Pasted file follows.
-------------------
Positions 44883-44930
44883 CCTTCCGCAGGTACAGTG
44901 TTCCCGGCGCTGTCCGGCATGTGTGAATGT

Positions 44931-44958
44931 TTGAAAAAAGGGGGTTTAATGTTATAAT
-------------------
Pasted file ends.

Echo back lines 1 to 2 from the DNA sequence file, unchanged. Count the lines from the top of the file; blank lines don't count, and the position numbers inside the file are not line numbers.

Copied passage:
Positions 44883-44930
44883 CCTTCCGCAGGTACAGTG